With a bit more than a week to go before election day, I made the pilgrimage to Nevada to canvass for Hillary Clinton. This election, there is nothing more important that putting Clinton in the White House and putting to bed America's orange menace.
So along with an energetic group from Bend the Arc and Planned Parenthood I spent two days combing the identical cul-de-sacs outside of Las Vegas for undecideds. How anyone could still be undecided at this late hour is beyond me but there they were. And so were we, with our campaign literature and door tags and pitch for why it is critical to elect one of the most qualified presidential candidates in modern American history.
#PinkOutTheVote is Planned Parenthood's aptly named outreach campaign. I like the hashtag almost as much as my new pink t-shirt.
Back in Los Angeles, we have another important vote to cast on November 8th, for Measure M. When approved by the voters, Measure M will enable L.A. Metro to deliver to the diverse County on its promise to build a world-class green and clean public transportation system that reaches more of the region's residents. While Los Angeles is already building out its transit network at an impressive clip, Measure M will help us complete the aggressive assignment. As frequent coverage in the press attests, the public is clamoring for environmentally-friendly transit like the popular, newly opened Expo Line to Santa Monica.
Commuters on the busy Expo Line are moving east to west and west to east to new creative jobs on Silicon Beach, in Culver City and in DTLA. Measure M would be a game changer for how San Fernando Valley, North County and South Bay employees get to their jobs which may be miles or tens of miles from their homes. In sum, Measure M is an economic necessity we can't afford to reject.
Still, the challenge remains of getting more Angelenos to ride Metro's buses and trains. According to Metro CEO Phil Washington, the agency's goal is to increase transit ridership from its current level of eight to ten percent to 25 percent. Unlike in the Bay Area, Chicago, New York, Boston and Washington, D.C., many County residents have no history of commuting to work by bus or train. Those new riders will only get on board, ditching their cars, once Measure M funds start flowing to their communities.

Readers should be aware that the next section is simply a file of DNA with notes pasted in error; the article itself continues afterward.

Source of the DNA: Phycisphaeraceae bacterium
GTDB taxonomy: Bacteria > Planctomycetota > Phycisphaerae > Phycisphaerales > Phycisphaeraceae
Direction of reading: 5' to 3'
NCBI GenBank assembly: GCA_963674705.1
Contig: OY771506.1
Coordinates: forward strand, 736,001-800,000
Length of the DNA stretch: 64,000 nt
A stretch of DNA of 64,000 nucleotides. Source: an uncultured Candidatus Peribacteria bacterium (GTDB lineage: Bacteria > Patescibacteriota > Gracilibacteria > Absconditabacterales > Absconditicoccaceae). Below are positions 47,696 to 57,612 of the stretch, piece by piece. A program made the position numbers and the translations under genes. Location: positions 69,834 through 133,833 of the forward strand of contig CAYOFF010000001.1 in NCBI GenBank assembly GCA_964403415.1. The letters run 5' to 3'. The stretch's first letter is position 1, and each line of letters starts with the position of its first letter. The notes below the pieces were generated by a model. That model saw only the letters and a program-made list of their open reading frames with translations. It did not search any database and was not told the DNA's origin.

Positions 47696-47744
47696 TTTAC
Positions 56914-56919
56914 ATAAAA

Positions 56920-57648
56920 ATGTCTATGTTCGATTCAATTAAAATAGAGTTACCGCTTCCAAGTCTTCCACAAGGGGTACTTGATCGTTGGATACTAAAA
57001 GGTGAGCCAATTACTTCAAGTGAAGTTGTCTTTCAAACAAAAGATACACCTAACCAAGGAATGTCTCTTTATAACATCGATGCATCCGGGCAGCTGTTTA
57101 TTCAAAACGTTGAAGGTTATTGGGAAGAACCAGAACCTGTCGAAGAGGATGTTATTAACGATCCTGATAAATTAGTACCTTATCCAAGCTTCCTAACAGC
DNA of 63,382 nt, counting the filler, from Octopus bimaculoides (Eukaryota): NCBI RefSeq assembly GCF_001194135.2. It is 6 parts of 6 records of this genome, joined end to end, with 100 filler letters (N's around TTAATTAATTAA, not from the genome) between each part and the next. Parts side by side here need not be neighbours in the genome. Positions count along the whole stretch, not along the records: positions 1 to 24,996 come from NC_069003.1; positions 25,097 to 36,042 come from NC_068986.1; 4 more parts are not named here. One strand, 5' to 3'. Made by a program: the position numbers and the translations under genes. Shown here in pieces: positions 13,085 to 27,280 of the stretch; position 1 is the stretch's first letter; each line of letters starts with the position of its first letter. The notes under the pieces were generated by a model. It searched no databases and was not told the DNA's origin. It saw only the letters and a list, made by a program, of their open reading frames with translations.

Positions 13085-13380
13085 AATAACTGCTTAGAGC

Measure M will bring more clean rail and buses to the San Fernando Valley's high density corridors and it will finally bring a rail line to the notoriously congested Sepulveda Pass. Additionally, Measure M will provide funding for first mile/last mile solutions including health-promoting bike lanes and pedestrian improvements that make it easier for residents to get safely to the train station or bus stop.
These transformative developments are building a new sense of community in Los Angeles that is resulting in Angelenos from all over the region interacting in ways they never have before. Now that more of us have the option of taking the bus or train, we are also participating in healthy open streets event like CicLAvia and exploring car-free, downtown L.A. and other parts of the region we've always wondered about. For the San Fernando Valley, North County and South Bay as well as other parts of the County, Measure M will also mean better air quality and improved health outcomes for a region where asthma, obesity and diabetes are major killers.
L.A. County voters' support for Measure M will help bring green public transportation and improved air quality and improved public health to all. Angelenos deserve it!
#VoteYesOnM and proudly vote #ImWithHer
Yours in Transit,